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Why Mars may be like Bavaria

MatSoc 2009

Cuttings - Apollo astronauts bring stardust to Nordlingen

In the 1960s they took Apollo astronauts to see the Ries Crater, Germany. Maybe they were a generation too early, writes Ted Nield from MetSoc 2009.

Geoscientist Online 16 July 2009

In the 1960s they took the Apollo astronauts to the German town of Nördlingen, which sits in the middle of the Nördlinger Ries Impact Structure - a 24km diameter crater formed about 14.3 million years ago in a sedimentary pile straddling the Permian to Miocene, overlying a crystalline Palaeozoic basement. The idea was to teach them about impact structures, and how they form. However the 1960s analogy with the Moon may have been overplayed, scientists now believe. The lesson of Ries might be better learned by future voyagers to Mars.

Horton Newsom (University of New Mexico) told meteoriticists in Nancy today that before 2004 impacts on Mars were all assumed to take place on basalt substrates. Only one impact structure on Earth is known to have formed on basalt substrate, namely the Lomar Crater (India) which formed in Deccan Trap volcanics about 52 (plus or minus 6) thousand years ago.

Lomar was formed by a chondritic stony meteorite 1.8km in diameter, and the belief in the basaltic nature of Martian surface resulted in intensive research there - much of it conducted by Horton Newsom himself. However, since we have learned so much more about the nature of the Martian surface, we now know that impacts there take place on a bewildering variety of surfaces - including sulphates and carbonates, and may do so, moreover, in the presence of abundant water.

Simplified geological map of Nordlinger-Ries Impact STructure, bavaria, Note distribution of the Bunte Breccia to the SW

For this reason, impacts on the Earth probably tell us more about Martian impacts than they do about lunar ones, which are indeed mostly dry and mostly basaltic. Dr Axel Wittman (Lunar and Planetary Institute, Houston) described some painstaking work he has carried out on the sedimentary structure of the basal Ries ejecta blanket, thrown out mostly to the southwest.

This basal layer, known as the Bunte Breccia (map) was initially thought (by analogy with the Moon) to have formed essentially ballistically, the impact generating a ground-hugging debris-laden base surge. However the presence of groundwater in the sediment pile makes it much more likely that the Bunte Breccia formed in a similar way to the aprons of debris that surround the so-called “rampart” craters on Mars.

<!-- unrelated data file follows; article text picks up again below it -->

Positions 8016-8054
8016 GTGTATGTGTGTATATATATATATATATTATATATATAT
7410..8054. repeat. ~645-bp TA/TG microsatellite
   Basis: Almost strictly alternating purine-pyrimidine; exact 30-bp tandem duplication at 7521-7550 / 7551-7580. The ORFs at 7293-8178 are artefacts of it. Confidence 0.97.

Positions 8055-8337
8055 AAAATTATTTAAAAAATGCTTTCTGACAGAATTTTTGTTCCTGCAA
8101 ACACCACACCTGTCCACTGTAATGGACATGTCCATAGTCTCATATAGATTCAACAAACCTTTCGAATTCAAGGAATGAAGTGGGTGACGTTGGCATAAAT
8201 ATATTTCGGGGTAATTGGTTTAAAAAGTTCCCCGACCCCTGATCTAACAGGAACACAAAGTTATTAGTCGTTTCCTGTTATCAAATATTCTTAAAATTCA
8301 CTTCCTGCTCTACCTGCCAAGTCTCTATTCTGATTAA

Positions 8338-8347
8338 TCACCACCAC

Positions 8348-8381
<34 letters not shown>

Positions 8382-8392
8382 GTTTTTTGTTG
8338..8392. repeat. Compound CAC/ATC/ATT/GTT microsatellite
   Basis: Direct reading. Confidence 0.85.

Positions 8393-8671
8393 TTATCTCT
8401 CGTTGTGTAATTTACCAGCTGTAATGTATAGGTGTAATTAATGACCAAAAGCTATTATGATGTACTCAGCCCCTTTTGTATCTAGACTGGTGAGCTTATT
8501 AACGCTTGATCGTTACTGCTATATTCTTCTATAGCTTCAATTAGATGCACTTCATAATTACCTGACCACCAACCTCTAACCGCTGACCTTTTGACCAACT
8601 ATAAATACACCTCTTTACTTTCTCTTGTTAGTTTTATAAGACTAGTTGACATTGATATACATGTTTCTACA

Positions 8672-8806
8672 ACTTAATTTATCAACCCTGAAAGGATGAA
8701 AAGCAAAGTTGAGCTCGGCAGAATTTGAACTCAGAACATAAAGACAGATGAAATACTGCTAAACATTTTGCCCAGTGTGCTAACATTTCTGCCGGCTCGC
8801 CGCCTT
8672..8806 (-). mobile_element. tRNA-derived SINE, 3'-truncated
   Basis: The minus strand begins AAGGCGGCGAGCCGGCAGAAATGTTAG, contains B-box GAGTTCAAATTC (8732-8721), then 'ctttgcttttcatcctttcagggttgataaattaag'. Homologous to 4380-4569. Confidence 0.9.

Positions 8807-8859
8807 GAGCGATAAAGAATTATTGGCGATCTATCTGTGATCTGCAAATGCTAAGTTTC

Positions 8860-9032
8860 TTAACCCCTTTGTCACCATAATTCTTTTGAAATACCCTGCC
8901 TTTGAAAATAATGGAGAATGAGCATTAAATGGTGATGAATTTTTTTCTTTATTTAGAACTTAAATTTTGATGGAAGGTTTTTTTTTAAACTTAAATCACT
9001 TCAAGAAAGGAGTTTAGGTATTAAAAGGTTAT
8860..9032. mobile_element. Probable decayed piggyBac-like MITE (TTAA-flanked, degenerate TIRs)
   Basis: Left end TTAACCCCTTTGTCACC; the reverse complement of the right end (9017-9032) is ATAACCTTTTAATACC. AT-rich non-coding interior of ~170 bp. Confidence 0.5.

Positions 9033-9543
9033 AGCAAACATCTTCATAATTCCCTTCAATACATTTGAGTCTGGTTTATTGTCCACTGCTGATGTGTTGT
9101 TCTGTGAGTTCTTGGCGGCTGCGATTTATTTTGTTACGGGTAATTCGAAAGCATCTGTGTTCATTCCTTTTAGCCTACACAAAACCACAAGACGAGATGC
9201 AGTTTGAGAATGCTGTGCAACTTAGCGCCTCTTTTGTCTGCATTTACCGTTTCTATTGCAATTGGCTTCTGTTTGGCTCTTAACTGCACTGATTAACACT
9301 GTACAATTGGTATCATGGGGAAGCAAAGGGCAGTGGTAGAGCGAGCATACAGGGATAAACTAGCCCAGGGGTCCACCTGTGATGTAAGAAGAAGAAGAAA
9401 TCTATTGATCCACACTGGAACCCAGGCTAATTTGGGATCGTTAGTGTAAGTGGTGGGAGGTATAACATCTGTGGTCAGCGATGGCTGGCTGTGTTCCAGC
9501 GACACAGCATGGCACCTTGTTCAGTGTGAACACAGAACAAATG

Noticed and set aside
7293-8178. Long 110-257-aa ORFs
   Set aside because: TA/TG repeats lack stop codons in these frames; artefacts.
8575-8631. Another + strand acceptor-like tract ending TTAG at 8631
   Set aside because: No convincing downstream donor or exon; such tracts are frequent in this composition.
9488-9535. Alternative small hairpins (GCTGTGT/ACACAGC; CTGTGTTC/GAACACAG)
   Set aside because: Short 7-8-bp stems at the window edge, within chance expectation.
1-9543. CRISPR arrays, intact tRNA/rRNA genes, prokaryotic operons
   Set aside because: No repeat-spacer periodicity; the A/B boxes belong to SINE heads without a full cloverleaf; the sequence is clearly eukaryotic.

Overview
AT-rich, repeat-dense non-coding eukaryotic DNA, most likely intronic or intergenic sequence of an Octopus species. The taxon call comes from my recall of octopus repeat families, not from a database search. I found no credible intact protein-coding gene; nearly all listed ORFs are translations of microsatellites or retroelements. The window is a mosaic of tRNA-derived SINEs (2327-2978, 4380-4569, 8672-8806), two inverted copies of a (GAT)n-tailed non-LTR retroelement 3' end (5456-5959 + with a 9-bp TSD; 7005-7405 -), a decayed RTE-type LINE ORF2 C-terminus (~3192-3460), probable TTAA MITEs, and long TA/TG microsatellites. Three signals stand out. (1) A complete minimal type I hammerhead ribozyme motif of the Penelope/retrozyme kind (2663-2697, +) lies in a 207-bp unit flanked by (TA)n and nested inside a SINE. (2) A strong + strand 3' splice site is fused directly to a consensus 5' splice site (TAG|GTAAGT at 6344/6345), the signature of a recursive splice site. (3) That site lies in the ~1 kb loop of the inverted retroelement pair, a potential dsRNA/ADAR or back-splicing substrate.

Splat features

A rampart crater from Mars Rampart craters, so far unique to the Red Planet, lie at the origin of some very distinctive “splat” features, which are thought to form as the heat of impact melts or boils water trapped in the subsurface, producing fluidised ejecta and a distinctively petal-like pattern. Wittmann and his co-worker Dr Thomas Kenkmann (Museum für Naturkunde, Humboldt University, Berlin) investigated the Bunte Breccia for sedimentological evidence of fluidised emplacement.

Bunter Breccia, basal unit showing What they found confirmed their hypothesis fully. They believe that shortly after the impact the surficial sediments became thixotropic, and that a gliding surge of ejecta (which would become the Bunte Breccia) spread outward from the impact site. Loss of momentum caused the basal portions of the flow to “freeze”, which explains their chaotic nature and the lack of any directional indicators. Solidified basal portions then became decoupled from the still-fluid upper portions of the flow, creating sub-horizontal glide planes. As momentum was progressively lost from the bottom up, many such glideplanes formed as successive ejecta layers stacked one on top of the other.

Above the basal Bunte Breccia lies the Ries Suevite. This deposit is cross-cut by “venting pipes”, which the scientists interpret as steam escape structures emanating from the quenching zone, where water expelled from the solidified Bunte, lying on top of the now solidified pile, was vapourised by the suevite emplacement.

Wittmann and Kenkmann suggest that their work provides a sedimentological model against which future geo-astronauts visiting Mars might one day compare the “rampart” sediments that encircle some of Mars’s most interesting impact structures.
Asteroid 243 Ida, a binary asteroid.

Ries is not alone

The Ries impactor was probably a chondritic stony meteorite, which interestingly might well have been accompanied in its final plunge by a small iron moon.

Ries is not the only crater in this part of SW Germany. It is widely believed that the 3.8 km Steinheim Basin impact structure formed at the same time. This crater is hosted by Triassic to Jurassic rocks, and samples of its suevite ejecta have recently yielded metallic spherules. Dr Elmar Buchner (University of Stuttgart) told the Meteoritical Society today that the presence of such spherules strongly indicated that Steinheim resulted from the impact of an “iron” meteorite.

Buchner believes there is a strong possibility that the Ries impactor, which would have been much larger, was actually one half of a binary pair, an asteroid with a small orbiting “moon” (comparable to the asteroid 243 Ida – picture). Clearwater Lakes, Canada, are also thought to have been created by such an impact of a binary asteroid.

This possibility, he said struck him as more likely than the alternative hypothesis – namely, that two meteorites should strike Bavaria independently at about the same time. Unfortunately, the date of the Steinheim impact is not as well constrained as that of Nördlinger-Ries, so currently two different dating methods are being used to rectify this deficiency. Results are expected later this year.